BMI is Associated with Coronavirus Disease 2019 Intensive Care Unit Admission in African Americans

Link to article at PubMed

Obesity (Silver Spring). 2020 Aug 4. doi: 10.1002/oby.22937. Online ahead of print.

ABSTRACT

OBJECTIVE: Coronavirus disease 2019 (COVID-19) has disproportionately impacted the African American community. This study aims to identify the risk factors for severe COVID-19 disease in African American patients.

METHODS: This was a retrospective cross-sectional analysis of African American patients with COVID-19 treated between March 12 and April 9, 2020, at a single tertiary center. The primary outcome of interest was severe disease defined as those requiring intensive care unit (ICU) admission.

RESULTS: The study included 158 consecutive patients. The mean age was 57 years, and 61% were women. The mean (SD) of BMI was 33.2 (8.6) kg/m2 . Overall, patients admitted to the ICU were older (62 vs. 55 years, P = 0.003) and had higher BMI (36.5 kg/m2 vs. 31.9 kg/m2 , P = 0.002). In unadjusted and adjusted analysis, the factors most associated with ICU admission in this sample were age (adjusted odds ratio [aOR]: 1.073; 95% CI: 1.033-1.114), BMI (aOR: 1.115; 95% CI: 1.052-1.182), and lung disease (aOR: 3.097; 95% CI: 1.137-8.437).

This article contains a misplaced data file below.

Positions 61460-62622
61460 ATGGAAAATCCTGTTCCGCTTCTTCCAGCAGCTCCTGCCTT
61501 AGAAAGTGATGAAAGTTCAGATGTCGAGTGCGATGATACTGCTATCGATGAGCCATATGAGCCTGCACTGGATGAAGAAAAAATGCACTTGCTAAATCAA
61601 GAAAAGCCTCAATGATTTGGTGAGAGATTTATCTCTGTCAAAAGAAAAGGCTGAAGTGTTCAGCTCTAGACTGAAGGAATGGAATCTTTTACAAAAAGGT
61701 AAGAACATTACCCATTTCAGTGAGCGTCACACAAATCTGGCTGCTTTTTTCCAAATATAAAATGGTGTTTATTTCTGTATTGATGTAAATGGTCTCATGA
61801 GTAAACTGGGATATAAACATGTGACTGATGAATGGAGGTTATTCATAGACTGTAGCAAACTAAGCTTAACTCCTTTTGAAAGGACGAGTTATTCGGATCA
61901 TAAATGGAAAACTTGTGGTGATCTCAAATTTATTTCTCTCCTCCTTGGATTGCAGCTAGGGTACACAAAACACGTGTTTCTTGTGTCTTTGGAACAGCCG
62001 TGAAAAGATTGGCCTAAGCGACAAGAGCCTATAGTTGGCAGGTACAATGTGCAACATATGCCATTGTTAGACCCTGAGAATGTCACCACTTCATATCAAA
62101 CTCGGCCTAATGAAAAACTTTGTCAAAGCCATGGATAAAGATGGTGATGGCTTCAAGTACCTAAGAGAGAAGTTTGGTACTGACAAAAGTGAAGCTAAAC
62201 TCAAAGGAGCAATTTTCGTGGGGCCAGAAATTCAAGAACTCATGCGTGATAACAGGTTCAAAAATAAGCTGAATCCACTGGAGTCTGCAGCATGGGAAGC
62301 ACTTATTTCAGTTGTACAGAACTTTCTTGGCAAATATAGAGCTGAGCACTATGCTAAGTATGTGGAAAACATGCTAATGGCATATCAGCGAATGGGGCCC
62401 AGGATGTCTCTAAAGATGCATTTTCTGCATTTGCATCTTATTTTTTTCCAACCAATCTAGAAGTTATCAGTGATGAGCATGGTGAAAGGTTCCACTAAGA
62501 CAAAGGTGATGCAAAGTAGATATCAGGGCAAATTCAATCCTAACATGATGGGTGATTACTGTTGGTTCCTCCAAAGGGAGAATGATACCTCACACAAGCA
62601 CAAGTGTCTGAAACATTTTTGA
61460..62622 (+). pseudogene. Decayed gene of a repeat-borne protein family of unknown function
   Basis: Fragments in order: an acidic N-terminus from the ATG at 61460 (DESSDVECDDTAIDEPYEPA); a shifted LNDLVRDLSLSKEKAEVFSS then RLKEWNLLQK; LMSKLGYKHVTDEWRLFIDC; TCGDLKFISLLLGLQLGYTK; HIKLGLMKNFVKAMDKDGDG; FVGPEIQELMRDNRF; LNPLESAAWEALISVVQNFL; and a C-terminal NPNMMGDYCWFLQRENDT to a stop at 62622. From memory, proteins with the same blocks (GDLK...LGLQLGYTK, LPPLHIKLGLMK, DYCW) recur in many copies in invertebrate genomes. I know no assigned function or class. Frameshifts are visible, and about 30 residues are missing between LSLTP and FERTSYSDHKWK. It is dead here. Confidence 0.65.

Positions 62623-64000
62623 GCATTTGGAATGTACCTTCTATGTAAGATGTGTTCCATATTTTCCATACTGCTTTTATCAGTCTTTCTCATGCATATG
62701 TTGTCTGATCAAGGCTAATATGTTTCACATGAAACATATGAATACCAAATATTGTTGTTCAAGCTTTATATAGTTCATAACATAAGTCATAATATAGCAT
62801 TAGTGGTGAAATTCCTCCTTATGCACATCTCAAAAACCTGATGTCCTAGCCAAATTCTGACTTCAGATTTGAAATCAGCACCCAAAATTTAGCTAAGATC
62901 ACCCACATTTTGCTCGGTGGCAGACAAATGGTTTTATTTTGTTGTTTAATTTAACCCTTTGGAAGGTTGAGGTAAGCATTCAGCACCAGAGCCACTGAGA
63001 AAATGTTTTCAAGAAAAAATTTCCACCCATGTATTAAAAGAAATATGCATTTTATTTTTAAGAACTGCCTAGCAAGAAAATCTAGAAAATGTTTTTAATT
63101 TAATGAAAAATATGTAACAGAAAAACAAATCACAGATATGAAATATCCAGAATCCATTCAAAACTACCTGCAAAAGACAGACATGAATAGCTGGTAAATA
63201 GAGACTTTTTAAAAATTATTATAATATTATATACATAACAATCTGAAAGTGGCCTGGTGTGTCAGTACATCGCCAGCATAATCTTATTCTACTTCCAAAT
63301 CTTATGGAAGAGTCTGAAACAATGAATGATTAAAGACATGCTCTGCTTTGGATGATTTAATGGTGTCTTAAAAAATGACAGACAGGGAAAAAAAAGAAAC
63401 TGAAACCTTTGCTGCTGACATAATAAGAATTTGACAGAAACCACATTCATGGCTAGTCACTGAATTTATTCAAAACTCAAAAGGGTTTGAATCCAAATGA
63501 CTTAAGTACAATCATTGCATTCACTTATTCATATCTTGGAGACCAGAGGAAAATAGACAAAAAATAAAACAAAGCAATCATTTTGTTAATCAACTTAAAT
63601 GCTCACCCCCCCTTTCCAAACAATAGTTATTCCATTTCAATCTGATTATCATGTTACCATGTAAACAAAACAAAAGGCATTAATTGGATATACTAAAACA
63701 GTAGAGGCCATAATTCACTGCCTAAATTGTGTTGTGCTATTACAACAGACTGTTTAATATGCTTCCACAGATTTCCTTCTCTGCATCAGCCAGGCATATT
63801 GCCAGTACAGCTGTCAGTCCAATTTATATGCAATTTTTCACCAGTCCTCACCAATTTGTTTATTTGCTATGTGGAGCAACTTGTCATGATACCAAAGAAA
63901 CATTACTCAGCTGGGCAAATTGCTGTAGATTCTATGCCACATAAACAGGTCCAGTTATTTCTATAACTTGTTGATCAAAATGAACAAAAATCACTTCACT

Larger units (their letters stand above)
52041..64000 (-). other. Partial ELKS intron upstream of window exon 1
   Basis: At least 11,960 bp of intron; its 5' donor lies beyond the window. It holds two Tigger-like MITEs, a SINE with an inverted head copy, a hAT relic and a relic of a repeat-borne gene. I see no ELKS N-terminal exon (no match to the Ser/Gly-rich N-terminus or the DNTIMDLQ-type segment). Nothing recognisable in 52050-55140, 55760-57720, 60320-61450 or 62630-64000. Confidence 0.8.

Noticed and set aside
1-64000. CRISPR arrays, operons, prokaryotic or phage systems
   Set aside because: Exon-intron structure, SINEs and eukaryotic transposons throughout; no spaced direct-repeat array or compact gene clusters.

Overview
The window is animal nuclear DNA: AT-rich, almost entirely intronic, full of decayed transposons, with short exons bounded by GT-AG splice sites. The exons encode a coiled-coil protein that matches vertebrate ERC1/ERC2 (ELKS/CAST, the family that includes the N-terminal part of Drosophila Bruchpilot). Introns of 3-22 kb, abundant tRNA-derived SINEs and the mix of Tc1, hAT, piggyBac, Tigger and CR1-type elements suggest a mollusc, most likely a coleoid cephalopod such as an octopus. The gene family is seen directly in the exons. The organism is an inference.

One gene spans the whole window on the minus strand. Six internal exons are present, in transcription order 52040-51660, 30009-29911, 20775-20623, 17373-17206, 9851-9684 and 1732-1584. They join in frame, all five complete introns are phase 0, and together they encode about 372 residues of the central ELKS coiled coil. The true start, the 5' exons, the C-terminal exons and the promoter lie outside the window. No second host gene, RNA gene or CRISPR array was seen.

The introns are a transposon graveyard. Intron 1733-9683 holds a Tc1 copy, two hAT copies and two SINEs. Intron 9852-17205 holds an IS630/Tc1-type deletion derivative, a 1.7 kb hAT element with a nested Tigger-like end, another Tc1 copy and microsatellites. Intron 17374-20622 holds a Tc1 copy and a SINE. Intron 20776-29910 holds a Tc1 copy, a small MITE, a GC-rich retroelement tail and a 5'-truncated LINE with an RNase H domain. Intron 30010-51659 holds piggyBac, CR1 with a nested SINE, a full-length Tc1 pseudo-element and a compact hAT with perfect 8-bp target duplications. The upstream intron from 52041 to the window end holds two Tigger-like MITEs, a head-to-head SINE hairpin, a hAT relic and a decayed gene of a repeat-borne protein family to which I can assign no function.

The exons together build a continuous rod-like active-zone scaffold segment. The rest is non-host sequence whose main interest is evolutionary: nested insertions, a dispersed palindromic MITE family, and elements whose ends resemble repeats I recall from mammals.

CONCLUSIONS: This study identified risk factors for severe disease in COVID-19, specifically in an African American population. Further inclusive research aimed at optimizing clinical care relevant to the African American population is critical to ensure an equitable response to COVID-19.

PMID:32748568 | DOI:10.1002/oby.22937

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